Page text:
Let's pause for a second to consider how lovely an illustration this is of what I call "Worst-First" thinking. That is, thinking up the worst, most perverse explanation for something first, instead of assuming a less dramatic, but far more likely, rationale.
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I've been reluctant to weigh in on the TSA scanners because there simply wasn't enough data, pro or con, to really make a decision about their safety. Jason Bell goes a long way towards giving us more hard data to consider, and it's somewhat alarming.

I still maintain that the real problem with this sort of thing is that it doesn't actually improve the safety of air travel to any meaningful degree, unless the object is to make flying so onerous that no one bothers to do it anymore.

My Helical Tryst: Review of the TSA X-ray backscatter body scanner safety report: hide your kids, hide your wife
Last spring, a group of scientists at the University of California at San Francisco (UCSF) including John Sedat Ph.D., David Agard Ph.D., Robert Stroud, Ph.D. and Marc Shuman, M.D. sent a letter of concern to the TSA regarding the implementation of their 'Advanced Imaging Technology', or body scanners as a routine method of security screening in US airports. Of specific concern is the scanner that uses X-ray back-scattering. In the letter they raise some interesting points, which I've quoted below:
  • "Our overriding concern is the extent to which the safety of this scanning device has been adequately demonstrated. This can only be determined by a meeting of an impartial panel of experts that would include medical physicists and radiation biologists at which all of the available relevant data is reviewed."
  • "The X-ray dose from these devices has often been compared in the media to the cosmic ray exposure inherent to airplane travel or that of a chest X-ray. However, this comparison is very misleading: both the air travel cosmic ray exposure and chest X-rays have much higher X-ray energies and the health consequences are appropriately understood in terms of the whole body volume dose. In contrast, these new airport scanners are largely depositing their energy into the skin and immediately adjacent tissue, and since this is such a small fraction of body weight/vol, possibly by one to two orders of magnitude, the real dose to the skin is now high."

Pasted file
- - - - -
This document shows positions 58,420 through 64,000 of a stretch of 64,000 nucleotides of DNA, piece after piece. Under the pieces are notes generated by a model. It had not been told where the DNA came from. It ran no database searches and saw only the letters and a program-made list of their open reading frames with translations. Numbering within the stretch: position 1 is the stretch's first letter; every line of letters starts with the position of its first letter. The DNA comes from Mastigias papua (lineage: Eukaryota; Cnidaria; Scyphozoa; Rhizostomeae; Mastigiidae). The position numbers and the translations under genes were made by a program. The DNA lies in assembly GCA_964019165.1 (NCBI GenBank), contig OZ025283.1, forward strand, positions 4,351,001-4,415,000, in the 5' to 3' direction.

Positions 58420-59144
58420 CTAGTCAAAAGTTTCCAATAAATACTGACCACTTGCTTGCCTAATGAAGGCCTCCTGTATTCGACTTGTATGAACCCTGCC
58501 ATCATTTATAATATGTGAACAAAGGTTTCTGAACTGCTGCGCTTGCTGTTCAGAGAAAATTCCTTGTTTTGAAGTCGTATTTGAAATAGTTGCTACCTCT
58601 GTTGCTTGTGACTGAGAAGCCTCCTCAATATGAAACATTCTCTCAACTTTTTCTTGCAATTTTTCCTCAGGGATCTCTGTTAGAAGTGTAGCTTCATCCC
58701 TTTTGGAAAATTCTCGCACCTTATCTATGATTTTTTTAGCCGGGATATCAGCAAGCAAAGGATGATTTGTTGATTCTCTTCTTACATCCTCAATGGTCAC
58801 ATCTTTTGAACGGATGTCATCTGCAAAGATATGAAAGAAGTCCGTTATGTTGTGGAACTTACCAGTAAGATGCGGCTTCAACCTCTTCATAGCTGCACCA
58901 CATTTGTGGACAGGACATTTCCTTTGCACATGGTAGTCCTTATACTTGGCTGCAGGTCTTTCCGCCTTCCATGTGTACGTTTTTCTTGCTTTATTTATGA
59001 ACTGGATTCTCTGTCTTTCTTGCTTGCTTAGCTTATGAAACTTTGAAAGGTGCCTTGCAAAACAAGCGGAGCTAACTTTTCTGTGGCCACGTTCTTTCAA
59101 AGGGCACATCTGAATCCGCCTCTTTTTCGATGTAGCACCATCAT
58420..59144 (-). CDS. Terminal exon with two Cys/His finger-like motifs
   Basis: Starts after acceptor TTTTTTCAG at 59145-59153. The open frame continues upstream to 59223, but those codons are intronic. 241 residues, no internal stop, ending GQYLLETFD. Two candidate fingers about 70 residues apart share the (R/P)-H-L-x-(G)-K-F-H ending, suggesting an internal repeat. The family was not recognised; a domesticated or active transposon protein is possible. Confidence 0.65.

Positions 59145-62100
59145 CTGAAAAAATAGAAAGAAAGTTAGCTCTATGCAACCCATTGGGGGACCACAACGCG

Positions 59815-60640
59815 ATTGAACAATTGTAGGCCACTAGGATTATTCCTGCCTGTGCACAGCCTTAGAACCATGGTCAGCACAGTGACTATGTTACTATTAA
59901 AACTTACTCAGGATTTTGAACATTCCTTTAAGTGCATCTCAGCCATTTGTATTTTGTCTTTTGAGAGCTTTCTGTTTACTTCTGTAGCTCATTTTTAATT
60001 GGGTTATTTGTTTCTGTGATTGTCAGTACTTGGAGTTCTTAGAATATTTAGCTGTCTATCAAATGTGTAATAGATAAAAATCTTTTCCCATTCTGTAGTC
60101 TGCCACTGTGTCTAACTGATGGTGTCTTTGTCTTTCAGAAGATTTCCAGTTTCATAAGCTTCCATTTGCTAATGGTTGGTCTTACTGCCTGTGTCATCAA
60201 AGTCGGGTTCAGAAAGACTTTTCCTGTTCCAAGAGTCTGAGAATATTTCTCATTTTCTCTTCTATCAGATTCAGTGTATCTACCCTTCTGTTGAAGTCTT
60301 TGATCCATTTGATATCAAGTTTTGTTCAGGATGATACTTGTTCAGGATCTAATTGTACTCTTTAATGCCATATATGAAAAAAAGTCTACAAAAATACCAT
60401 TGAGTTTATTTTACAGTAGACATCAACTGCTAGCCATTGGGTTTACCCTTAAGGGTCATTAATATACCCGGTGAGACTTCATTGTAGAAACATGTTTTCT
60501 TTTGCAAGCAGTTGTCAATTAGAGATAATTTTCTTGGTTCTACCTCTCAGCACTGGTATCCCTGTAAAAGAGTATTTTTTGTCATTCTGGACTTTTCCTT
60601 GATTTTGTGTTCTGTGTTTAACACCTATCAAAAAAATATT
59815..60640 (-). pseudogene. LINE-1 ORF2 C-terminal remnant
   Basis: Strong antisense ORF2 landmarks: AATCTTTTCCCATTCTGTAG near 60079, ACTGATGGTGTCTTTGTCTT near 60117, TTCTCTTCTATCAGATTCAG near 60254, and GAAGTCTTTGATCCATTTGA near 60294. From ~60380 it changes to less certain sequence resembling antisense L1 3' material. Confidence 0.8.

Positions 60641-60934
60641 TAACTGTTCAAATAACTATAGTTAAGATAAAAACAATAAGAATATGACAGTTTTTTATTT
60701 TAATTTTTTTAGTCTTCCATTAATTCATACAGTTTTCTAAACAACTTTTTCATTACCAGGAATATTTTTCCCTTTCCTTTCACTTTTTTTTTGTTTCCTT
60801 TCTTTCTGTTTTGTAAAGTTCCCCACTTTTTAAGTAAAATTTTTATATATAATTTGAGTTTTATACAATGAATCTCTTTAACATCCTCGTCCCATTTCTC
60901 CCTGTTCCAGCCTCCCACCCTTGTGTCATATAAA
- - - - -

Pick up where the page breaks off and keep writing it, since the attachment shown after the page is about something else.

• "In addition, it appears that real independent safety data do not exist."
  • "There is good reason to believe that these scanners will increase the risk of cancer to children and other vulnerable populations. We are unanimous in believing that the potential health consequences need to be rigorously studied before these scanners are adopted."
  • autographedcat: (Default)
    Ok, this is both hysterical and illustrative of why I dislike the TSA security protocols. I don't personally care if they see or touch my junk. I would happily strip naked and walk through the scanner if it just meant getting through the line faster.

    I dislike the TSA security protocols because they don't actually work. There's a reason the term "security theatre" was coined, and why it's appropriate here.

    Adam Savage: TSA saw my junk, missed 12" razor blades

    The TSA isn't the most respected of governmental agencies right now, but at least it comes by the poor reputation honestly. The lack of standards, inconsistent application of searches and policies, and occasional rude agent all combine to make flying an unpleasant experience. It's often derided as "security theater," which describes the experience of Mythbuster Adam Savage before a recent flight.

    Savage was put through the full-body scanner, and while he joked that it made his penis feel small, no one seemed to notice the items he was carrying on his person. The video tells the rest of the story.


    autographedcat: (Default)
    This is 50 minutes long, but I think it's absolutely essential viewing.

    Stephen Colbert quite obviously plays a character named "Stephen Colbert" on The Colbert Report, and I think it's quite interesting to realize that, in many respects, Jon Stewart plays a character named "Jon Stewart" on The Daily Show. Every so often, like here, or in the Crossfire interview a few years ago, he drops the jester act and lets you see the very serious, passionate, and concerned person behind the comedian.

    Take the time for this. It's fantastic.

    autographedcat: (video games)